By RICK NAUERT PHD Senior News Editor
Reviewed by John M. Grohol, Psy.D.
Despite the advances of modern medicine, one in five patients has symptoms that are unexplained and untreated, contributing to stress for both the provider and individual.
Further, studies have shown that the cost of managing the treatment of a patient with medically unexplained symptoms can be twice that of a patient with a diagnosis.
In an effort to provide a solution, a UK research team performed a clinical randomized controlled study on the efficacy of acupuncture for the undiagnosed disorders. Included in the research design was a linked interview of each patient’s subjective opinion of the intervention.
Some 80 patients from GP practices across London were selected to have five-element acupuncture added to their usual care.
The results of the research are published in the British Journal of General Practice.
The study group was made up of 80 adults, 80 percent female with an average age of 50 years and from a variety of ethnic backgrounds who had consulted their GP at least eight times in the past year.
Nearly 60 percent reported musculoskeletal health problems, of which almost two-thirds had been present for a year.
The patients were randomly divided into an acupuncture group and a control group. Eight acupuncturists administered individual five-element acupuncture to the acupuncture group immediately, up to 12 sessions over 26 weeks. The same numbers of treatments were made available to the control group after 26 weeks.
At 26 weeks the patients were asked to complete a number of questionnaires including the individualized health status questionnaire “Measure Yourself Medical Outcome Profile.”
The acupuncture group registered a significantly improved overall score when compared with the control group.
They also showed improved well-being but did not show any change in GP and other clinical visits or the number of medications they were taking. Between 26 and 52 weeks, the acupuncture group maintained their improvement and the control group, now receiving their acupuncture treatments, showed “catch up” improvement.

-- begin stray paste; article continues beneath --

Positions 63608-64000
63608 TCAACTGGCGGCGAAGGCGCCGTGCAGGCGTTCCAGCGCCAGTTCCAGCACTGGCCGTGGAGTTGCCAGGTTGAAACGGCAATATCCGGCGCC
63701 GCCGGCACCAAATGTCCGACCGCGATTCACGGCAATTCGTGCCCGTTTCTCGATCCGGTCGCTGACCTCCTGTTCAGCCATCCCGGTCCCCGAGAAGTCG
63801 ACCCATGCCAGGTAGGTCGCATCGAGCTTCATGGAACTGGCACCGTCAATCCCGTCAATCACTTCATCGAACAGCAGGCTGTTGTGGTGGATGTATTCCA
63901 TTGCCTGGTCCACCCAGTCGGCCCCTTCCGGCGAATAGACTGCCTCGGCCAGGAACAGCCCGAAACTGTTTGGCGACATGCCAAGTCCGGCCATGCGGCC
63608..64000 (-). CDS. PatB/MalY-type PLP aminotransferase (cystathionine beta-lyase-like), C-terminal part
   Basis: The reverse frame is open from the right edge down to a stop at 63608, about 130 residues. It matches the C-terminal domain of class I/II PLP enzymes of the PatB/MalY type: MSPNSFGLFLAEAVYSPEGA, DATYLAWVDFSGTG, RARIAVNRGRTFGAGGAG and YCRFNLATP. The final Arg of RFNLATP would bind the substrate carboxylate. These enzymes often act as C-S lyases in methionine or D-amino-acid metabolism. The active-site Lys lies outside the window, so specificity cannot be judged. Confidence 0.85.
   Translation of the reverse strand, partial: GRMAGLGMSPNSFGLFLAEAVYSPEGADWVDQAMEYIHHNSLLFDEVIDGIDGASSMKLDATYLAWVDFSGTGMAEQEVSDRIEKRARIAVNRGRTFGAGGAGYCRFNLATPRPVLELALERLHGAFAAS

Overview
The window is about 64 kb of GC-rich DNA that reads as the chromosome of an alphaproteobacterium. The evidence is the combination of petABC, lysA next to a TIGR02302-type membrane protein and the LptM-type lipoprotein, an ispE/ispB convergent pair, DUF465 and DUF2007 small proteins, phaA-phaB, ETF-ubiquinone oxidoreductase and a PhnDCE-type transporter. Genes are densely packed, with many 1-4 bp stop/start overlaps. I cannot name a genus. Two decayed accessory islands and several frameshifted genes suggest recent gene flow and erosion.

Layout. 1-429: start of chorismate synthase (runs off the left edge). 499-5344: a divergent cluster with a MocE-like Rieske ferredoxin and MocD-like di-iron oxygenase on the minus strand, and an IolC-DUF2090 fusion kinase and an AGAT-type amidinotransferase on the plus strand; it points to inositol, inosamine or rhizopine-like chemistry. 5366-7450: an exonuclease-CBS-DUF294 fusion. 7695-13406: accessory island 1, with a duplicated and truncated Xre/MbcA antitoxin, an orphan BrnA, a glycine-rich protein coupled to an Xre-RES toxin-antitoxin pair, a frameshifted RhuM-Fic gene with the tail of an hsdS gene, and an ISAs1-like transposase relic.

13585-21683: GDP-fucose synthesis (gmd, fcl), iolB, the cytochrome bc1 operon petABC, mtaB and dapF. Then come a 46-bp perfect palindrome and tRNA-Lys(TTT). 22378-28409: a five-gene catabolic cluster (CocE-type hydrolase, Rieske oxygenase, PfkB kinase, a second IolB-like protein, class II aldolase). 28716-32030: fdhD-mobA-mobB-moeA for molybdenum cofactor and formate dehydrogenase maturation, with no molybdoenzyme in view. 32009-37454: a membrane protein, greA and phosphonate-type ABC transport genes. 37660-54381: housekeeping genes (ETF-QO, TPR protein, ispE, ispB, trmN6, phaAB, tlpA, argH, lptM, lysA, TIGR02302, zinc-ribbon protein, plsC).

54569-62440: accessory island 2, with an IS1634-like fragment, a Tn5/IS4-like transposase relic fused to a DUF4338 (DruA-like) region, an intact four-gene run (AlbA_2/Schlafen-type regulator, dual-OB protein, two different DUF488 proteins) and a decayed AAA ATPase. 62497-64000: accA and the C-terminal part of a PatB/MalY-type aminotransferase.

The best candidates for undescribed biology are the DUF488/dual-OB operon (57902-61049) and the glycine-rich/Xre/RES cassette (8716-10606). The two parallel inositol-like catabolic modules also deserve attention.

Results from the associated qualitative study, which focused on the patients’ experiences, supported the quantitative work.
This tool identified that participating patients had a variety of longstanding symptoms and disability including chronic pain, fatigue and emotional problems which affected their ability to work, socialize and carry out everyday tasks.
Participating patients reported that their acupuncture consultations became increasingly valuable. They appreciated the amount of time they had with each acupuncturist and the interactive and holistic nature of the sessions – there was a sense that the practitioners were listening to their concerns and, via therapy, doing something positive about them.
This patient-centered orientation encouraged individuals to take an active role in their treatment, resulting in cognitive and behavioral lifestyle changes, such as a new self-awareness about what caused stress in their lives, and a subsequent ability to deal with stress more effectively; and taking their own initiatives based on advice from the acupuncturists about diet, exercise, relaxation and social activities.
Comments from participating patients included: “the energy is the main thing I have noticed. You know, yeah, it’s marvelous! Where I was going out and cutting my grass, now I’m going out and cutting my neighbor’s after because he’s elderly”; “I had to reduce my medication. That’s the big help actually, because medication was giving me more trouble…side effects”; and “It kind of boosts you, somehow or another.”
Dr. Charlotte Paterson, who managed the randomized control trial and the longitudinal study of patients’ experiences, commented: “Our research indicates that the addition of up to 12 five-element acupuncture consultations to the usual care experienced by the patients in the trial was feasible and acceptable and resulted in improved overall well-being that was sustained for up to a year.
“This is the first trial to investigate the effectiveness of acupuncture treatment to those with unexplained symptoms, and the next development will be to carry out a cost-effectiveness study with a longer follow-up period. While further studies are required, this particular study suggests that GPs may recommend a series of five-element acupuncture consultations to patients with unexplained symptoms as a safe and potentially effective intervention.”
She added: “Such intervention could not only result in potential resource savings for the (National Health Service), but would also improve the quality of life for a group of patients for whom traditional biomedicine has little in the way of effective diagnosis and treatment.”